In “Dig Me Out,” the tension from the second guitar is clear from the outset, as Carrie adds a flattened sixth to her made-up chord, causing our ears to tremble in dissonance. Carrie further contributes to tension throughout the song by playing single notes that may be in the key of the chord in question but not in the chord itself (sticking to the B-note when the chord pattern as moved on to C#5, for example). Both Carrie (on guitar) and Corin (on vocals) make frequent use of the tension inherent in the 7th note, a half-step away from the major chord root. This is somewhat unusual in rock, where the tendency is to go for the flattened 7th, the signature note in every major blues scale, while major seventh chords have been used primarily for their softening effect (refer to the Cmaj7 that opens “Don’t Let the Sun Catch You Crying” for an example). The tension becomes almost overwhelming in the bridge, where the chords descend by half-steps, Carrie consistently takes advantage of the missing third to wreak havoc on the expected chord content (even shifting to the minor key in the initial descent) and Corin insists on sticking to the F# granted by the opening B5 as the first note in the duplet (two-note series) even when that note has no business being there according to the laws of music.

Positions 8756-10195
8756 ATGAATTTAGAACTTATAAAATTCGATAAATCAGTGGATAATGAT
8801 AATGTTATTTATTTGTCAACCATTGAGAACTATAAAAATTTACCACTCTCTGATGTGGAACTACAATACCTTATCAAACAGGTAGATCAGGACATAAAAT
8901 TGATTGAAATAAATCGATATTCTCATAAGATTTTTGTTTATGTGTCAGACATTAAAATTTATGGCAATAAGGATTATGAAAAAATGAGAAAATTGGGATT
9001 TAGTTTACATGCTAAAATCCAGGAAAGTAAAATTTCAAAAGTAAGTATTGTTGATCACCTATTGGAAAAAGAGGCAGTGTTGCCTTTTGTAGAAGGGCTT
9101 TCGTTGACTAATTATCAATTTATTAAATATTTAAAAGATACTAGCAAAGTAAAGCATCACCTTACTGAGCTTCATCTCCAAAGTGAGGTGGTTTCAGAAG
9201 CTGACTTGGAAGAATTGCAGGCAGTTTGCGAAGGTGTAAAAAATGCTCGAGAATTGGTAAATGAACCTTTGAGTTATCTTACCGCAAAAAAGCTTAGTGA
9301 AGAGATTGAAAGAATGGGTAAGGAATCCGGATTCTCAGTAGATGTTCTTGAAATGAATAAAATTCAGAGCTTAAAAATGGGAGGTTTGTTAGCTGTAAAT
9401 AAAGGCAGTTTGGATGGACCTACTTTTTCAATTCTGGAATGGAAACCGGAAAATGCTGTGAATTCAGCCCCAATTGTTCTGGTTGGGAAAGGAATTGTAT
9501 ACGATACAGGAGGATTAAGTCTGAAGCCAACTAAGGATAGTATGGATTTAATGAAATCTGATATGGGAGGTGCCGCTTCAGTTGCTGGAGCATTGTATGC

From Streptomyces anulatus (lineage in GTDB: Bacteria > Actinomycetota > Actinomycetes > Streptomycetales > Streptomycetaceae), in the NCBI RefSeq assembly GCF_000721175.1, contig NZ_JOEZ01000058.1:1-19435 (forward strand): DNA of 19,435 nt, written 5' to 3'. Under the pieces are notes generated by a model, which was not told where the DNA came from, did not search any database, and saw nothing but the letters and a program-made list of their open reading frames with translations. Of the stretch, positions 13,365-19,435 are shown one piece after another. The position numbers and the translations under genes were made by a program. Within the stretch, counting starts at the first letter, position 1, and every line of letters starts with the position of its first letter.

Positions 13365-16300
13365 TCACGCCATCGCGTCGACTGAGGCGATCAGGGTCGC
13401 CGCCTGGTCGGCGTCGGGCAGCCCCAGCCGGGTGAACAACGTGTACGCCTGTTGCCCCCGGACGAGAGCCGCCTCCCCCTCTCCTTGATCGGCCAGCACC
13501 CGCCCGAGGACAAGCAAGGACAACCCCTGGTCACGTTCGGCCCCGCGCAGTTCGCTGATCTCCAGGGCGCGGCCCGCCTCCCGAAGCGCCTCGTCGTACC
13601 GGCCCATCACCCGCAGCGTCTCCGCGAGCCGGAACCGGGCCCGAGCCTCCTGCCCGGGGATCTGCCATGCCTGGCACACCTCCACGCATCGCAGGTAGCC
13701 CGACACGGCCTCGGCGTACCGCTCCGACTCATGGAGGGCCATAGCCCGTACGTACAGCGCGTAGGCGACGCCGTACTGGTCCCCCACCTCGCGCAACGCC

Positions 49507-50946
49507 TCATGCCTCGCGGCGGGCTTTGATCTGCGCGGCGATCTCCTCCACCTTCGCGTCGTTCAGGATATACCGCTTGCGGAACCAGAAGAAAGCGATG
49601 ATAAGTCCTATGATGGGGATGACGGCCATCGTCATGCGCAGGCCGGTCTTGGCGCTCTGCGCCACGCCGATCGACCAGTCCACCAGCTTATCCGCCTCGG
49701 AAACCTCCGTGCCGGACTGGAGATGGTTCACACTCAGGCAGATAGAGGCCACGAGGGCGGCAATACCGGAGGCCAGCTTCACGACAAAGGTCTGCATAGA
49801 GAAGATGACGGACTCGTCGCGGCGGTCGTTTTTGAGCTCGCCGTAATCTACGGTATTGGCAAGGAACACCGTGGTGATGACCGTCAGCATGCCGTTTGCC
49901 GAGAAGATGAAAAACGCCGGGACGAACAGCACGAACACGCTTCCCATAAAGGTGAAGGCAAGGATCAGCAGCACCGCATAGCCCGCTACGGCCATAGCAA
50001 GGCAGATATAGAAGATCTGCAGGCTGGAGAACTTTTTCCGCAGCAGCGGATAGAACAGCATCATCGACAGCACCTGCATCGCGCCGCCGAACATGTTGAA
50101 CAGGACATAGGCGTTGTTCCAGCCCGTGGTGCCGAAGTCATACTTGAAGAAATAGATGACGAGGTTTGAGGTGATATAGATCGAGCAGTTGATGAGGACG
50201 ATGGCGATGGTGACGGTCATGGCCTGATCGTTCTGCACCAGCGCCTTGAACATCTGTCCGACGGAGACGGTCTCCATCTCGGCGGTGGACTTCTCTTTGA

Well, the guys wrote those laws, too, so fuck it.
The rhythm also alternates between single and double-time, and the sheer speed of the transition would likely befuddle most drummers. Corin and Carrie chose “Dig Me Out” as Janet Weiss’ audition song and, needless to say, she passed both audition and studio take with flying colors. I also love the way Corin leaves it all on the field during the chorus, belting it out like she’s trying to sweep away years of repression and frustration. You can’t find a better supporting argument to make your case for the proposition “Resolved: Girls Can Kick Ass, Too” than “Dig Me Out.”